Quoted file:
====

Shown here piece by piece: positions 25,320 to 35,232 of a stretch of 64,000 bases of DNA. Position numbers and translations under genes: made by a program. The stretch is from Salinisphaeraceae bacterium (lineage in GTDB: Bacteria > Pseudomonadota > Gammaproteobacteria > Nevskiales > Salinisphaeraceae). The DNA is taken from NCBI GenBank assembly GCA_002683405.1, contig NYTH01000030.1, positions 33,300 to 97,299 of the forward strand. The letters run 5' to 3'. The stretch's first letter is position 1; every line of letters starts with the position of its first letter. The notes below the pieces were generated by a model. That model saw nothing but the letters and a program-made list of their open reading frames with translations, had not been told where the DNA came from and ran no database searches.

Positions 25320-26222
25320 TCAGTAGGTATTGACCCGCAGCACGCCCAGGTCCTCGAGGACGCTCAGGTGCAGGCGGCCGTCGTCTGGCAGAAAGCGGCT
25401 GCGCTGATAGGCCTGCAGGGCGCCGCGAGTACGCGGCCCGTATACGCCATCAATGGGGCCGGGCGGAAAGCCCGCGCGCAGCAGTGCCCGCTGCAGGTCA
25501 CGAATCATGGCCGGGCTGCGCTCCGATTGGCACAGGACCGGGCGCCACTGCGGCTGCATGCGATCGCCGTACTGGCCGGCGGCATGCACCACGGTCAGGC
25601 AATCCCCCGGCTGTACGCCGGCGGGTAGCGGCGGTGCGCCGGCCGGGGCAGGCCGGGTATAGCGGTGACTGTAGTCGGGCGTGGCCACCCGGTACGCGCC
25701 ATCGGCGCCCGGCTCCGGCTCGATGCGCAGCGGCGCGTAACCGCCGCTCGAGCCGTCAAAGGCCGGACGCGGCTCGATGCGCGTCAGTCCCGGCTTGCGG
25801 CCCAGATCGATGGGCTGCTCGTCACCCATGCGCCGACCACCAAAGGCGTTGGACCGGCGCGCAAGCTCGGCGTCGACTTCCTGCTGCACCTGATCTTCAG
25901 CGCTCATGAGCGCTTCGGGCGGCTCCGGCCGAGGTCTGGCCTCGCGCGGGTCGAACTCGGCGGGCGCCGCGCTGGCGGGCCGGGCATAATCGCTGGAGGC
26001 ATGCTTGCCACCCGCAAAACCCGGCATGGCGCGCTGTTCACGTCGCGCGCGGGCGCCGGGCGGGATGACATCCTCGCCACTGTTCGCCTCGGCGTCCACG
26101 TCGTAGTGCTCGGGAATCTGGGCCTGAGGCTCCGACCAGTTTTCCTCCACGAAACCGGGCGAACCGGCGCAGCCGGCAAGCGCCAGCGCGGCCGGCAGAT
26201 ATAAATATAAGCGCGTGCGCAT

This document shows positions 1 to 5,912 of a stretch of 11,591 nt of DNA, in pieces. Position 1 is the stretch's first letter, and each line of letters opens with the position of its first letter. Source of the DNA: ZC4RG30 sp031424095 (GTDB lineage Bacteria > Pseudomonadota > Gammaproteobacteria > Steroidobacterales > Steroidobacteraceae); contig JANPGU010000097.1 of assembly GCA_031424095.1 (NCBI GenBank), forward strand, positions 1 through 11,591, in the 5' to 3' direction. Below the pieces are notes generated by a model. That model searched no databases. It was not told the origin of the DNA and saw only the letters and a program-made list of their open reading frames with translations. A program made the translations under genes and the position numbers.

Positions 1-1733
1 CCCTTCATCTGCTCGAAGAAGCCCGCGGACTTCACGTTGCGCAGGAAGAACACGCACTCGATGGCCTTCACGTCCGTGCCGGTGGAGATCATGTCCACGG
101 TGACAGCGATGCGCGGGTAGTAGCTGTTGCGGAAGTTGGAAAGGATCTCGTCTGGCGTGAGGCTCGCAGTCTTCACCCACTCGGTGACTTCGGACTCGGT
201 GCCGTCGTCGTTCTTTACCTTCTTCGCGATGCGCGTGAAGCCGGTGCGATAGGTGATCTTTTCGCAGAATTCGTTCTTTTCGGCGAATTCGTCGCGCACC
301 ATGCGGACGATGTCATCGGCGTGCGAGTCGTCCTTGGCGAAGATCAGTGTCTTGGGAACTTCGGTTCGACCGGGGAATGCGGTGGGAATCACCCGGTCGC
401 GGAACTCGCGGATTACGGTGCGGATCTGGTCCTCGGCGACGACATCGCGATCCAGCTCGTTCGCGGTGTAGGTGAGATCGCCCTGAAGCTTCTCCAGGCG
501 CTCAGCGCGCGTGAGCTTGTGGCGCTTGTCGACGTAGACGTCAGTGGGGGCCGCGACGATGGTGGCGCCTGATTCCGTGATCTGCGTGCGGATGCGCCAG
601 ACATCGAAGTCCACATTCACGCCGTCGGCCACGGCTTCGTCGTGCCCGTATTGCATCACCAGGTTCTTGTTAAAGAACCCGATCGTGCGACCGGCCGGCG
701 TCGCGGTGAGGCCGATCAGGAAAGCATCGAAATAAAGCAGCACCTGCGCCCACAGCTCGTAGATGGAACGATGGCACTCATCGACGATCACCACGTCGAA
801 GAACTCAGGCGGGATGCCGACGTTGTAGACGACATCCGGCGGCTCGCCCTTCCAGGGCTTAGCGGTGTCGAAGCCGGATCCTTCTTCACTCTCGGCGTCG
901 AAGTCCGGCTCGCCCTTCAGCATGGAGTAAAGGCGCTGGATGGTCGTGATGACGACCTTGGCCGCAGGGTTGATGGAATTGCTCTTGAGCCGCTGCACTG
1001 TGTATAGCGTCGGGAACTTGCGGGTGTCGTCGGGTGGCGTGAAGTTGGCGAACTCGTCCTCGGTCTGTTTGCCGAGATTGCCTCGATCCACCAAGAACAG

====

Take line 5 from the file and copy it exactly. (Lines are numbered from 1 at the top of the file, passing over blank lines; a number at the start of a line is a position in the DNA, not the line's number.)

25501 CGAATCATGGCCGGGCTGCGCTCCGATTGGCACAGGACCGGGCGCCACTGCGGCTGCATGCGATCGCCGTACTGGCCGGCGGCATGCACCACGGTCAGGC